Special Education

Disability, Literacy Groups Unite On Common Reading Goal

By Christina A. Samuels — February 27, 2013 2 min read
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The push to have all children reading on grade level by third grade must include students with learning disabilities such as dyslexia, say two advocacy groups who have bonded over this common goal.

The Emily Hall Tremaine Foundation, based in New Haven, Conn., has made grants to support children with learning disabilities and their families since 1992. The Campaign for Grade-Level Reading is a coalition of philanthropies and associations working towards improving literacy among low-income children. The two organizations have come together to promote a new initiative called “Don’t ‘Dys’ Our Kids,” which offers policy solutions for including students with disabilities like dyslexia in literacy promotion efforts.

For example, the groups promote the idea of early identification and research-based interventions for children with reading disabilities, including individualized learning profiles for struggling students. The groups also want to see improved training for teachers and more family engagement for parents of children with dyslexia.

Stewart Hudson, the president of the Tremaine Foundation, said that the organization’s work also connects to the growing nationwide interest in early-childhood education. Identifying children with dyslexia early in their school careers is key to providing them with appropriate services, he said. The foundation provides grant support to the Frank Porter Graham Child Development Institute in Chapel Hill, N.C. The institute is working on a project called “recognition and response”, which offers a method to identify young children struggling with preliteracy skills.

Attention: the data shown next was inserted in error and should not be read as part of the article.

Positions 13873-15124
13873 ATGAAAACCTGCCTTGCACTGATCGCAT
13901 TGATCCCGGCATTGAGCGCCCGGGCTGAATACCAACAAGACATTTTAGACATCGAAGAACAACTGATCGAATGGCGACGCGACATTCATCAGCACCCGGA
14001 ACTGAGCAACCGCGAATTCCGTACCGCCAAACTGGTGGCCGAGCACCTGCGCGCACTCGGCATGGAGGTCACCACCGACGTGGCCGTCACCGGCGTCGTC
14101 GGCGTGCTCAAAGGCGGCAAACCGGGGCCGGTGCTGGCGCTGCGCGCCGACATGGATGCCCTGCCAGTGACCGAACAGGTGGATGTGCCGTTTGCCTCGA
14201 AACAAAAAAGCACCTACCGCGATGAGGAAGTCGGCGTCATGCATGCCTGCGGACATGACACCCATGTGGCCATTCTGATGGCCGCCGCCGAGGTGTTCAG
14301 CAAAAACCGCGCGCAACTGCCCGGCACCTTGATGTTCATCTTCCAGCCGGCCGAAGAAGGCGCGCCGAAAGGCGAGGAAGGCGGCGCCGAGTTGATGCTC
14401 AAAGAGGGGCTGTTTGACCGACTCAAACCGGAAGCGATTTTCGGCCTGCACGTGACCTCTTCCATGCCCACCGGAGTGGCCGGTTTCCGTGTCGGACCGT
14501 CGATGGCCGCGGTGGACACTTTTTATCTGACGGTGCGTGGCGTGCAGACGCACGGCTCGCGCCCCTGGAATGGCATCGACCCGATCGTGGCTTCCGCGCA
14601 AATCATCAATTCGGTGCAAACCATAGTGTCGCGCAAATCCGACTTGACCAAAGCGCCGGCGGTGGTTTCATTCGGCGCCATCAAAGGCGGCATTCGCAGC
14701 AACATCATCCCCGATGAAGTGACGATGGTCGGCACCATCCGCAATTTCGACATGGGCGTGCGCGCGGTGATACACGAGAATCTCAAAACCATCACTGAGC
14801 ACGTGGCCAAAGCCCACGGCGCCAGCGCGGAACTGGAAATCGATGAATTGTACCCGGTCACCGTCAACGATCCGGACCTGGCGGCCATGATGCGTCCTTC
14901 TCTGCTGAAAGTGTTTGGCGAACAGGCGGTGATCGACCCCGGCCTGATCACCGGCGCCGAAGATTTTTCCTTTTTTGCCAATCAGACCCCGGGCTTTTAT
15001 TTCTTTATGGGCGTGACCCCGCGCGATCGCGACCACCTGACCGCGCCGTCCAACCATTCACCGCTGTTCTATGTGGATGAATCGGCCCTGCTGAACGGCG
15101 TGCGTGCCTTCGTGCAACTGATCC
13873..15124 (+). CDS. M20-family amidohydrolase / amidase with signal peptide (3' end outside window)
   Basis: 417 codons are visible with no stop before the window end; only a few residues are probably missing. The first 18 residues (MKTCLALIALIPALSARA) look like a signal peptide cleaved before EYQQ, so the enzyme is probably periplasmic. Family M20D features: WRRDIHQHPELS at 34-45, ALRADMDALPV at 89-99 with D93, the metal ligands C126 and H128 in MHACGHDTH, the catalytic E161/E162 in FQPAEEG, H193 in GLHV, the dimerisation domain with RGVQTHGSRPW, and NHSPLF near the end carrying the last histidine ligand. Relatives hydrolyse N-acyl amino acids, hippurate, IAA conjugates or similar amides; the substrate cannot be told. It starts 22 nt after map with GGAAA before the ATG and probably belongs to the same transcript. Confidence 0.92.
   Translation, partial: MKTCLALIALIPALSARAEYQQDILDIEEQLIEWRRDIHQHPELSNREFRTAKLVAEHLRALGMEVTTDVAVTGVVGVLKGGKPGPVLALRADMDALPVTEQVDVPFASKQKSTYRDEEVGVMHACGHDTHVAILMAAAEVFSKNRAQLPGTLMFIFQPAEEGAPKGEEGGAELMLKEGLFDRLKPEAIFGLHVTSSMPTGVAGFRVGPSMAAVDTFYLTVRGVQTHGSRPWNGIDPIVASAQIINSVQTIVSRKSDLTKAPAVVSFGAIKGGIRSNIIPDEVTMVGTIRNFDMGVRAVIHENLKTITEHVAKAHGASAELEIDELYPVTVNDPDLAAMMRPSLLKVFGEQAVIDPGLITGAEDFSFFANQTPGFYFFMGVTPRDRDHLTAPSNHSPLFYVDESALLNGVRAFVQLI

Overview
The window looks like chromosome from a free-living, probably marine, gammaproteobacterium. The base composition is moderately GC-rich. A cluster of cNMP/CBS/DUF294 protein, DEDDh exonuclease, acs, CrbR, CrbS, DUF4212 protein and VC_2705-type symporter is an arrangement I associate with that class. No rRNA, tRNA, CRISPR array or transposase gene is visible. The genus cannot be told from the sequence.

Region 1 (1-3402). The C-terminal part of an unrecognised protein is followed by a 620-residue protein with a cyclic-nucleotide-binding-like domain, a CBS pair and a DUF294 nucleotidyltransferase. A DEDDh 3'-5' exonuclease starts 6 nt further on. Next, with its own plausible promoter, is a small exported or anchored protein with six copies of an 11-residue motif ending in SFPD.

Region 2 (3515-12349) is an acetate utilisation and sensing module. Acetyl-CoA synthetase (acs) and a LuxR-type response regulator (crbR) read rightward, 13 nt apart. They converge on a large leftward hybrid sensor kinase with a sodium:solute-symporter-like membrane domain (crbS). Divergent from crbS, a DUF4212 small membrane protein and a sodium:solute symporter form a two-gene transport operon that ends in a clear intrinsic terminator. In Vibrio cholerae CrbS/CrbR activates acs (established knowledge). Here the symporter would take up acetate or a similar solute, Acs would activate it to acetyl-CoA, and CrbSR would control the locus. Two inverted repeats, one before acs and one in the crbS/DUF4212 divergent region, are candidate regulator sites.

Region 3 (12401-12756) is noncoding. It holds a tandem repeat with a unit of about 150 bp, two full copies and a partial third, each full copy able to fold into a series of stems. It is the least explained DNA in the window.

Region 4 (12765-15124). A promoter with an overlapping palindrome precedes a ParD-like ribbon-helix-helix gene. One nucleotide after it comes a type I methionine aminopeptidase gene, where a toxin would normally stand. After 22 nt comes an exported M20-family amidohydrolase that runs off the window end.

“What is revolutionary here is looking at dyslexia as part of a broader educational need,” Hudson said in an interview. “We’ve been thinking about this for some time, and it seems so obvious to me that we should be making common cause with the larger literacy movement.”

The organizations have also drafted several high-profile supporters with dyslexia, including Peter Shumlin, the governor of Vermont. Other governors with dyslexia include Dannel Malloy of Connecticut, John Hickenlooper of Colorado and Phil Bryant of Mississippi. (Each governor’s name is linked to a news story where they discuss their experiences with dyslexia.)

Shumlin and Malloy visited Washington to promote the initiative created by the two organizations. “My teachers were quick to write me off in the early grades, but once I was identified with dyslexia, I got the help I needed to succeed,” Shumlin said at a press event. “I want to make sure that every child in Vermont has a chance to learn to read proficiently, graduate from high school and go on to college.”

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A version of this news article first appeared in the On Special Education blog.